This bus station in Burkina Faso is a transit point for children who’ve been sold into exploitation, many to work on farms in neighbouring Côte d’Ivoire. An estimated 200 000 children across Africa are trafficked each year. Made to work in mines, farms, or domestic work and other informal work.
Bonavanture Kere, Secretary-General, Road Transport Union of Burkina Faso
If you really want to fight child trafficking, you have to start here at the bus station.
The road transport union is working with the International Labour Organisation to stop child trafficking. The strategy is to target transit points like this bus station and raise awareness among bus drivers. Last year over a thousand trafficked children were rescued across the country.
I used to transport trafficked children because bus driving alone didn’t pay enough. My conscience got to me - I am Muslim, and with the awareness raising campaign, I realised that I needed to abandon this.
When Maturin was 13, a trafficker convinced his family that he would earn a good income if they would send him to pick cotton in the Côte d’Ivoire.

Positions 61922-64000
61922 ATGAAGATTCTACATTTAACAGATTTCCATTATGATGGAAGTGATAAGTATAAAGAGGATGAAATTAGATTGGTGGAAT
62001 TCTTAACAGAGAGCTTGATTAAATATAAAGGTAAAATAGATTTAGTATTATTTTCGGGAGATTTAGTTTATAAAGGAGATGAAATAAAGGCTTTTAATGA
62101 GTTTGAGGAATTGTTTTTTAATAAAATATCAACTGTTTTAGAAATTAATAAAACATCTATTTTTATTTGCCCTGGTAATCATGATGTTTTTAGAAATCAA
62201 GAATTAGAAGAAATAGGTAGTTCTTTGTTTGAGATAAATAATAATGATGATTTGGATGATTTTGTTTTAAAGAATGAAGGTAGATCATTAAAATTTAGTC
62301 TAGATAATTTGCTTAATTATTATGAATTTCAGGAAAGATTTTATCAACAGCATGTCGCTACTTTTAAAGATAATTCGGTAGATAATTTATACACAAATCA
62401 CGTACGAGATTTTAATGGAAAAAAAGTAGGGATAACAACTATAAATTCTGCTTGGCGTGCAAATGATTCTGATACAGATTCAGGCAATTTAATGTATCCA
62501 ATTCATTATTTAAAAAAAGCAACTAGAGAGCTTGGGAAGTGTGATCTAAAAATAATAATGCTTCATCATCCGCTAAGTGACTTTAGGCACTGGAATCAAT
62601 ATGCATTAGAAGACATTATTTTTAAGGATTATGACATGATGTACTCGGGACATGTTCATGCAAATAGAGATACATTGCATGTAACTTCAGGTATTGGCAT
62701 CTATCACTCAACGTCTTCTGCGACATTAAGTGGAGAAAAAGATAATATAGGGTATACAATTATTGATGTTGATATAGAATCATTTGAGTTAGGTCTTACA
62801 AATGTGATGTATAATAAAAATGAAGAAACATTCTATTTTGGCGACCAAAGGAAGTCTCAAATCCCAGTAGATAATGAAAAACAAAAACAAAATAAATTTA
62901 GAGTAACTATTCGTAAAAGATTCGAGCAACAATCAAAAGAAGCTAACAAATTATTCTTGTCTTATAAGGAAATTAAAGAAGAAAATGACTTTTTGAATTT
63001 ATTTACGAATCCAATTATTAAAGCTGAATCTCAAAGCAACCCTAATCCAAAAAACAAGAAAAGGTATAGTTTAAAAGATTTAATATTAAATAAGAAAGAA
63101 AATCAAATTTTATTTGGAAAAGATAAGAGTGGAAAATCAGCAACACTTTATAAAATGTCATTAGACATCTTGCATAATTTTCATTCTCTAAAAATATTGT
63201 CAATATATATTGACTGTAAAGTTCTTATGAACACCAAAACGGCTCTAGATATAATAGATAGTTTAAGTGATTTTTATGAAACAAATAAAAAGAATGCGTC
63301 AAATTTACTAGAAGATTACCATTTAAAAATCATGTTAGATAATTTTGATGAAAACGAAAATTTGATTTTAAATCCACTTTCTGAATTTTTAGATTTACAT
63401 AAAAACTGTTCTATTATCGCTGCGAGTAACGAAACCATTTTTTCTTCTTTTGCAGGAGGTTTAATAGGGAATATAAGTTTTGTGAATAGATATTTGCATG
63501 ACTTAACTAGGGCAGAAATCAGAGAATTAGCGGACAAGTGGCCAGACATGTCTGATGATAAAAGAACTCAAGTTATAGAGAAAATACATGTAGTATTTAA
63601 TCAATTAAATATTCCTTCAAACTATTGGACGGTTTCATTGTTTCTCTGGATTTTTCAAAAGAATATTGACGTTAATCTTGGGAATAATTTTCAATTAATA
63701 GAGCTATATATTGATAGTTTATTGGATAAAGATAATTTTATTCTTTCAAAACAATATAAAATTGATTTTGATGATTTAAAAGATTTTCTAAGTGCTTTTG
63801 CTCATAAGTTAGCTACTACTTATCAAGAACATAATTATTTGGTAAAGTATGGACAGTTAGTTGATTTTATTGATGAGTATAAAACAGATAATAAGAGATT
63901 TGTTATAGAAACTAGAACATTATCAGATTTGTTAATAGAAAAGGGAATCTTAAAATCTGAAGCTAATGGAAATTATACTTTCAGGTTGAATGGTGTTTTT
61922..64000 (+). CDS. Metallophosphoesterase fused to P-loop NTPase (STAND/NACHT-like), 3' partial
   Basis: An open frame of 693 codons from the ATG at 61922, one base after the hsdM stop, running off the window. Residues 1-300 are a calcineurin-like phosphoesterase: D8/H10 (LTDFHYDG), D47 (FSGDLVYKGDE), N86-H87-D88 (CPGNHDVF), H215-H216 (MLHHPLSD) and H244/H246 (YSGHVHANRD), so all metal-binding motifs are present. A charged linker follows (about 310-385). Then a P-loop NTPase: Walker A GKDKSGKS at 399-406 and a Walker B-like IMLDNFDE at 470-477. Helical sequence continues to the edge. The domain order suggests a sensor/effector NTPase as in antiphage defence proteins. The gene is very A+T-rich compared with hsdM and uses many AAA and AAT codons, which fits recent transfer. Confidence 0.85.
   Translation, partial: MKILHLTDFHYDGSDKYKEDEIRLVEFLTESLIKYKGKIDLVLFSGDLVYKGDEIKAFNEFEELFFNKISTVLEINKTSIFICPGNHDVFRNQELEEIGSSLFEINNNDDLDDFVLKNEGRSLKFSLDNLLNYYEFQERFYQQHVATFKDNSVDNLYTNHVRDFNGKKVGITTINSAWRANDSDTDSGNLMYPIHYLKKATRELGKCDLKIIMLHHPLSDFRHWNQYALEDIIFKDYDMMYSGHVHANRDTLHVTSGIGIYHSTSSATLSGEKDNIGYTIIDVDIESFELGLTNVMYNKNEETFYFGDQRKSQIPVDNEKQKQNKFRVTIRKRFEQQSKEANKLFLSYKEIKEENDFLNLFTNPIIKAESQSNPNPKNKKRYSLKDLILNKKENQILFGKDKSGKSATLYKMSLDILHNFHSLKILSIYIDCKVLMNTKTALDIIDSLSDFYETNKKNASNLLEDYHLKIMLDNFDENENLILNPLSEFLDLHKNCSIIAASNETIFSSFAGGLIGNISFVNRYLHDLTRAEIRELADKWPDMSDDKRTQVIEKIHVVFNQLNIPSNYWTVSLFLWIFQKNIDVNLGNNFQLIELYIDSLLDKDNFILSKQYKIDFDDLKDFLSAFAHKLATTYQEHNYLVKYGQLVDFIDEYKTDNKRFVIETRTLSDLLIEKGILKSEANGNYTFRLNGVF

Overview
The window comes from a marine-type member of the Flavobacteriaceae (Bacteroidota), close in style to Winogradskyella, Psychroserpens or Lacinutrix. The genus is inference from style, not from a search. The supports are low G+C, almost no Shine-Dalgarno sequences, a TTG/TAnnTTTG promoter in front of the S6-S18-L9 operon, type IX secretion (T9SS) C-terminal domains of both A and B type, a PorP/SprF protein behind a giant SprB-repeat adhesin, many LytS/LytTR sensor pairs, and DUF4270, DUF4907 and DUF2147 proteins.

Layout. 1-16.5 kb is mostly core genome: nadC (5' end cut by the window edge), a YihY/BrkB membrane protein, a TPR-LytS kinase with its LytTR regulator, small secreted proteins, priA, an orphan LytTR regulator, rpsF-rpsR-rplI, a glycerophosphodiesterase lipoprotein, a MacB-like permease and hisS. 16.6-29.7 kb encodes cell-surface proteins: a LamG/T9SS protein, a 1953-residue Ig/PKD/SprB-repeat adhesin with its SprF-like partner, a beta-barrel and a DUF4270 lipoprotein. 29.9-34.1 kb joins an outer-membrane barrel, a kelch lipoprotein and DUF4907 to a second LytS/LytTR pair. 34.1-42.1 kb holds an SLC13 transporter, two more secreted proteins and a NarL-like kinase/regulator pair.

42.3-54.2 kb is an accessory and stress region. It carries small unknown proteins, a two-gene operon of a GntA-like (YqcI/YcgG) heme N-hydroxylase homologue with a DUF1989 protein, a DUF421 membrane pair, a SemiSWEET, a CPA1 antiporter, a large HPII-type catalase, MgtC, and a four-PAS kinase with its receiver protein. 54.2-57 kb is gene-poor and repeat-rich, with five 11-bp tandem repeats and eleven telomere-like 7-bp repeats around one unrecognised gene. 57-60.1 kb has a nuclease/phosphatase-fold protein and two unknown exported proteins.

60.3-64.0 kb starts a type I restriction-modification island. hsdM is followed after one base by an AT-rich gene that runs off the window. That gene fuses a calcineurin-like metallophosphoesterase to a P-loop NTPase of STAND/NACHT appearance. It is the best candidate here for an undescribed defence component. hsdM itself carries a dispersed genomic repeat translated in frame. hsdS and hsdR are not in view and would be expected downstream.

I didn’t realise what it would be like. When I got there, there were five children, I became the sixth, and we had to do all the work. I suffered a lot.
He escaped and once back in Burkina Faso he was put under the care of an association that provides apprenticeships to trafficked children.
Mariama Barry Ouedraogo, National Project Coordinator LUTRENA/IPEC
Poverty remains the main cause of child trafficking. In order to effectively combat this problem, awareness raising isn’t enough. Viable alternatives also need to be made available to parents and children.
Instead of boarding a bus, Maturin is learning to be a bike mechanic. He hopes to open a motorbike repair shop when he returns home to his village.
With continued efforts like these the bus ride may one day lead home for other children as well.